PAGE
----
A federal judge ordered a Haymarket, Va., gun dealer jailed for up to eight months yesterday for contempt of court after he refused to testify before a grand jury investigating an April 1980 marijuana smuggling case in Southside Virginia.
District Judge Albert V. Bryan Jr. ordered Kenneth O'Day held for the duration of the grand jury session in Alexandria -- until June 1982 -- after O'Day declined to furnish details about the case despite a grant of immunity from prosecution.
O'Day could be freed if he later agrees to testify.
Bryan rejected a request by defense attorney Gerald Lee that O'Day's imprisonment be delayed pending a hearing on an eavesdropping device O'Day said he found outside his home last month. O'Day said he believed the device had been planted by government agents.
Prosecutor Karen Tandy, calling O'Day's statement "a wild guess," told Bryan several federal law enforcement agencies had denied under oath they had engaged in electronic surveillance of O'Day's residence.
During the 30-minute contempt hearing, Lee said O'Day, a licensed weapons dealer, was unwilling "as a matter of conscience" to testify to the grand jury about an unnamed, older man to whom he regarded as a close friend and who is now deceased.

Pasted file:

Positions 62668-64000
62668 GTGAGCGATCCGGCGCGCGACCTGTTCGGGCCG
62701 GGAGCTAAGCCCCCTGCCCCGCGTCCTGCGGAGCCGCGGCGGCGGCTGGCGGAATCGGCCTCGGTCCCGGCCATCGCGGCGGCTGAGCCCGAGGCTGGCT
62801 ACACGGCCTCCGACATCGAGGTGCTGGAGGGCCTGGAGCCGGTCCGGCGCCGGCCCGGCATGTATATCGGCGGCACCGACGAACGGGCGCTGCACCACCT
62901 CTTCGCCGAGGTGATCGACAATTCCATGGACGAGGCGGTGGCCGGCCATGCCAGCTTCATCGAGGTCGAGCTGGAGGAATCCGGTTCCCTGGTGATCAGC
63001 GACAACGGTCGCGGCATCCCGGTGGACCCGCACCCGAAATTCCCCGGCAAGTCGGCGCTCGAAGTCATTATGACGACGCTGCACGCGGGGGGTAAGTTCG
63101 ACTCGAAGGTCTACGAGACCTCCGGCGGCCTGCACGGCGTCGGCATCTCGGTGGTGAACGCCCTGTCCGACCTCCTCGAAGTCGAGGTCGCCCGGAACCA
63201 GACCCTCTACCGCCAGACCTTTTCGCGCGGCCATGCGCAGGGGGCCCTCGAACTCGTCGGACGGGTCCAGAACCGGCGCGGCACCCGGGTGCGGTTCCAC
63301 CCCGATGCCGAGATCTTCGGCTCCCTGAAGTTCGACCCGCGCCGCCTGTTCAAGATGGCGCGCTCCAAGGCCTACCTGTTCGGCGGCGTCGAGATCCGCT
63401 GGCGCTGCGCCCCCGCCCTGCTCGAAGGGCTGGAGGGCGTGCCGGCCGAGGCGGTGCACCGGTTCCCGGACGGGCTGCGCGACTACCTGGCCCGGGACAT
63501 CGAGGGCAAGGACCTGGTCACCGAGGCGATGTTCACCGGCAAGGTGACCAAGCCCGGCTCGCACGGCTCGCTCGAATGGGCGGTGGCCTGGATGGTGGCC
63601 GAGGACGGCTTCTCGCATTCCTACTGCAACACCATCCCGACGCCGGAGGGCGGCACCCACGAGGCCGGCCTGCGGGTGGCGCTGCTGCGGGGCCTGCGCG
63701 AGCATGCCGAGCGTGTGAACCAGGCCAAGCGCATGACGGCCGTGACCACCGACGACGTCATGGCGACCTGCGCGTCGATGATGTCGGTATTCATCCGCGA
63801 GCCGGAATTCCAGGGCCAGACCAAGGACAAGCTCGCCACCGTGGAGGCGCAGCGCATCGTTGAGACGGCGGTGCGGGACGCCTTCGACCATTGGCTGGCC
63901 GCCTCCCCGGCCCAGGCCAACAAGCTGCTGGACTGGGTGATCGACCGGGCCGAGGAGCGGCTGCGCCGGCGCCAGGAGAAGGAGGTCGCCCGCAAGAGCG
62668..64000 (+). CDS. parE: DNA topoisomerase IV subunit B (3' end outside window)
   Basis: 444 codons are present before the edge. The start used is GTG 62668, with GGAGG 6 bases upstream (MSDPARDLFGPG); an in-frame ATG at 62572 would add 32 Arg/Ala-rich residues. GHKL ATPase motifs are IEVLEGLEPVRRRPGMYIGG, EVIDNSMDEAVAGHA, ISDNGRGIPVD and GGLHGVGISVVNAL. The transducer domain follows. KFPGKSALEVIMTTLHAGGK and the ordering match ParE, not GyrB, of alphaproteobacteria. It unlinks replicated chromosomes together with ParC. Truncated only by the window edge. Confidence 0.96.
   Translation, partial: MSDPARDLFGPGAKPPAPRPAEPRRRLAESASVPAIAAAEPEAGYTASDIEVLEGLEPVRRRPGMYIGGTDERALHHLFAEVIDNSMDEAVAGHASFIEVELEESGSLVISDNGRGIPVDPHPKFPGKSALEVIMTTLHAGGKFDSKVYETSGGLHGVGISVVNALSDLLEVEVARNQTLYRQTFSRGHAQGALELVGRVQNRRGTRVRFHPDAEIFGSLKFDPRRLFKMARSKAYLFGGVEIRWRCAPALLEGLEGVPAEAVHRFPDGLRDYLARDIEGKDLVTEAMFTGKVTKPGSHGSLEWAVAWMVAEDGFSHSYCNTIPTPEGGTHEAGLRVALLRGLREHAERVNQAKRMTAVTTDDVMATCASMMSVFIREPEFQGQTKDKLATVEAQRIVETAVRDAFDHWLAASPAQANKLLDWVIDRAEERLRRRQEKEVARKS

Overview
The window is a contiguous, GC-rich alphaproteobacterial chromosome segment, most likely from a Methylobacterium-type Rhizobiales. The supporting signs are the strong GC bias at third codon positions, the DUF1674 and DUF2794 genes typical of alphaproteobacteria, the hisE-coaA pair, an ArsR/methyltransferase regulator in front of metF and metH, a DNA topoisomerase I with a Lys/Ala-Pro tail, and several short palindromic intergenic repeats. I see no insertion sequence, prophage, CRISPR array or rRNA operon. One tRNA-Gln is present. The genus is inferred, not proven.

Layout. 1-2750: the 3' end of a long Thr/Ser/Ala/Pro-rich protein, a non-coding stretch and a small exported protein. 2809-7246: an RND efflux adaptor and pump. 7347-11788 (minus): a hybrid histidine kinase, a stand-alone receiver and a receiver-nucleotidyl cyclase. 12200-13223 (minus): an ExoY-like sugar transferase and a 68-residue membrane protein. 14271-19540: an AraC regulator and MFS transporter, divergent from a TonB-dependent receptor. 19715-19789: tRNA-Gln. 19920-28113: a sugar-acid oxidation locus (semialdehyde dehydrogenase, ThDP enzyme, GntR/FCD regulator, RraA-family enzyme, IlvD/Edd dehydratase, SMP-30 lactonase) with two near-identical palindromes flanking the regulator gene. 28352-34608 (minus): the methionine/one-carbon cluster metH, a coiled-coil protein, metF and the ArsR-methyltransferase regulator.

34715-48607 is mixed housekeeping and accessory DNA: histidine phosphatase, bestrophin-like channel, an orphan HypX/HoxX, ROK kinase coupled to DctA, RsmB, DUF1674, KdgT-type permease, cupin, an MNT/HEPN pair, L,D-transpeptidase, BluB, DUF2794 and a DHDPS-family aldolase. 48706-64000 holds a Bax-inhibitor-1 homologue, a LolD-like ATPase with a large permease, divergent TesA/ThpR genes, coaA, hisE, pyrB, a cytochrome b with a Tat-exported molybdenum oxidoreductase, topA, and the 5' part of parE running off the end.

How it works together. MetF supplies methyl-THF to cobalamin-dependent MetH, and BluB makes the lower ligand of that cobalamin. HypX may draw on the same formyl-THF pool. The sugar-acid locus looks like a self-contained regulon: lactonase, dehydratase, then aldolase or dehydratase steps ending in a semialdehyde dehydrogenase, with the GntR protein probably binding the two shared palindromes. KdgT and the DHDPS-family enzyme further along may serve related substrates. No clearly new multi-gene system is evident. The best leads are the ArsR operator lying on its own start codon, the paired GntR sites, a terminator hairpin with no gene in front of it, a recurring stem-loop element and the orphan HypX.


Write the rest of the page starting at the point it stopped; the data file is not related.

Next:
A source familiar with the investigation said later the man was William McKenley Dickerson of Leesburg. Dickerson, then 49, was arrested by federal agents on April 15 of last year in Clarksburg, Va., as he stood beside a small, twin-engine plane carrying 700 pounds of marijuana.
According to trial testimony, the plane had been tracked across several states by U.S. Customs agents using a transmitter attached to the plane by a Texas law enforcement officer.
Dickerson was sentenced in September 1980 to six months in prison by District Judge D. Dortch Warriner on a reduced charge of possession of marijuana with intent to distribute. Dickerson reportedly died while the conviction was on appeal.